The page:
Storium Basics: Challenges and Cards

This post originally appeared at Gaming Creatively on July 6th, 2017. Continuing my Storium Basics series, today we’ll be taking a look at the basic gameplay mechanics of the Storium system. Storium is played, primarily, by making moves that lay cards onto challenges. These cards tell the story, move by move, of what happens during the challenge. When you play a card, write a move explaining what your character does, and how those actions impact the challenge. The effect depends on the card you played. Strength cards improve the situation covered by the challenge. Weakness cards make it worse. Neutral cards, which might be subplots, assets, or goals, push it closer to conclusion without making things feel better or worse. To think of it from another angle:...

Storium Basics: Creating a Character / Applying for Games

This post originally appeared at Gaming Creatively on June 29th, 2017. Welcome back to Storium Basics. This series of articles is designed to help new players understand Storium in general, and be able to get started on Storium games. For those looking for more, see my more advanced article series, Storium Theory. Today, we’re taking a look at the first thing a player will need to do to get involved in a game: creating a character. Once you’ve found a game that you’d like to join, whether through the Browse Games feature, the forums, or some other method, what should you expect to happen, and what should you do? First, a bit about how narrators set things up: The system a lot of narrators – myself included – will use for open...

Storium Basics: Overview

This post originally appeared at Gaming Creatively on June 22nd, 2017. Today’s article – and the next several – are going to be of a different sort than what I’ve done so far on this blog. Today, I’m beginning a series I’ll call “Storium Basics.” This series is targeted at new Storium players rather than those who already know a bit about it and want to explore it further. It is drawn from my writing for beginners’ games that I have run. This series will largely be targeted at the player side of Storium, rather than the narrator side, but should help either come to a general understanding of how the system works. If you are a new player, I hope that these articles will be helpful for you and help you get...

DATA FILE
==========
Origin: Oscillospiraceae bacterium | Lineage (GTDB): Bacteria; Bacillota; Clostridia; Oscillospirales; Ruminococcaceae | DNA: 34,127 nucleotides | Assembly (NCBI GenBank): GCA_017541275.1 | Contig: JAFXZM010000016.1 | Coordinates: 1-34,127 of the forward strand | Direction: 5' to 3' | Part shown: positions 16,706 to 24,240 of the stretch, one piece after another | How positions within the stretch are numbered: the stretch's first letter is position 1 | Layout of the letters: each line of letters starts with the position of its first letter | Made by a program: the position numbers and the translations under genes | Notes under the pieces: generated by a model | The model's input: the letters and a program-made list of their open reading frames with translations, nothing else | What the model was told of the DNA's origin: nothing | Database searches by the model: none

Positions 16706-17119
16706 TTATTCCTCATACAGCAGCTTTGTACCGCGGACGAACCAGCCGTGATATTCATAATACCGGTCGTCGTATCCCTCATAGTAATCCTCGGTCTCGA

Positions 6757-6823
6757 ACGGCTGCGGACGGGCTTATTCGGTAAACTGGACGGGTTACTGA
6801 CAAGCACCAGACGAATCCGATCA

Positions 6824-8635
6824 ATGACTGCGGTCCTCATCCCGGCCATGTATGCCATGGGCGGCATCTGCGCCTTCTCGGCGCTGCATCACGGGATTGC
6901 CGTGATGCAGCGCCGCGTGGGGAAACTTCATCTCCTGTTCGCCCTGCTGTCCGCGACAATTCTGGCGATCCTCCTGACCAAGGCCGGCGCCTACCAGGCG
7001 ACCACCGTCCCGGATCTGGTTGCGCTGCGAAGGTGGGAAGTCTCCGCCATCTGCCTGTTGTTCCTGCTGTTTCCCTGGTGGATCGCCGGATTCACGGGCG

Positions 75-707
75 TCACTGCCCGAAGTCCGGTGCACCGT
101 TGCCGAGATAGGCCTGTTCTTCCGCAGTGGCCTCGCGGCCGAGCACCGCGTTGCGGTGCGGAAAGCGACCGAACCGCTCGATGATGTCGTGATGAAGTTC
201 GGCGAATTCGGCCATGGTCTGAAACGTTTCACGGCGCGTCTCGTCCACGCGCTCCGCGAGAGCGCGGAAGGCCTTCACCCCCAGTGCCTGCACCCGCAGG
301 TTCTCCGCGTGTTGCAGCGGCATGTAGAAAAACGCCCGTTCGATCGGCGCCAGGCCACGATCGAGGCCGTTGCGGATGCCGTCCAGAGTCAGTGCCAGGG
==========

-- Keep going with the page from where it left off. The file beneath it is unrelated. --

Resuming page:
Storium Theory: Optional Challenges

This post originally appeared at Gaming Creatively on June 8th, 2017. Most of the time, when we put down a challenge, it’s definite – a note that the story will be focusing on a particular point. But is it possible to use challenges differently? To lay down a challenge for something the players might want to focus on, but are not required to focus on? I believe it is a tool for the toolbox…but one I would show great caution in using. I’ve only pulled out an optional challenge once or twice in my own games, and I am wary of using them often, if at all, in my own narration generally. Storium’s rules are set up more for completion of challenges and requiring of challenges, and I think there’s a good reason for that. In setup, an...

Storium Starters: Crash Landing

This post originally appeared at Gaming Creatively on June 1st, 2017. Storium Starters are starting scene ideas for the generic Storium worlds available to everyone. They contain introductory narration, challenge text, outcomes, and some location or world information that may be necessary to understand the first scene, though I attempt to keep them generic enough that they can easily be slotted in regardless of other world details you might have designed. Along with the initial scene idea, they will also contain ideas for where the story could go from the starting point. Storium Starters are released to public domain and may be used without attribution for your own games. This Storium Starter is meant for the Space Adventure world. It is possible you may find...

Storium Theory: Tell the Story of the Characters

This post originally appeared at Gaming Creatively on May 25th, 2017. I’ve written in the past about the responsibility of the narrator to use the details provided by player characters, and to set up challenges for the player characters chosen for the game. Today, I’d like to delve into that same general idea, but from a slightly different angle. As narrator, you’re responsible for setting up the story. You’re responsible for figuring out possibilities for the game arc – the way the game will start, how it will progress, what variations could come up along the way, how open things are to being altered by the player characters and by how much, and where the story is likely to go. I’ve written about these concepts quite a bit, as...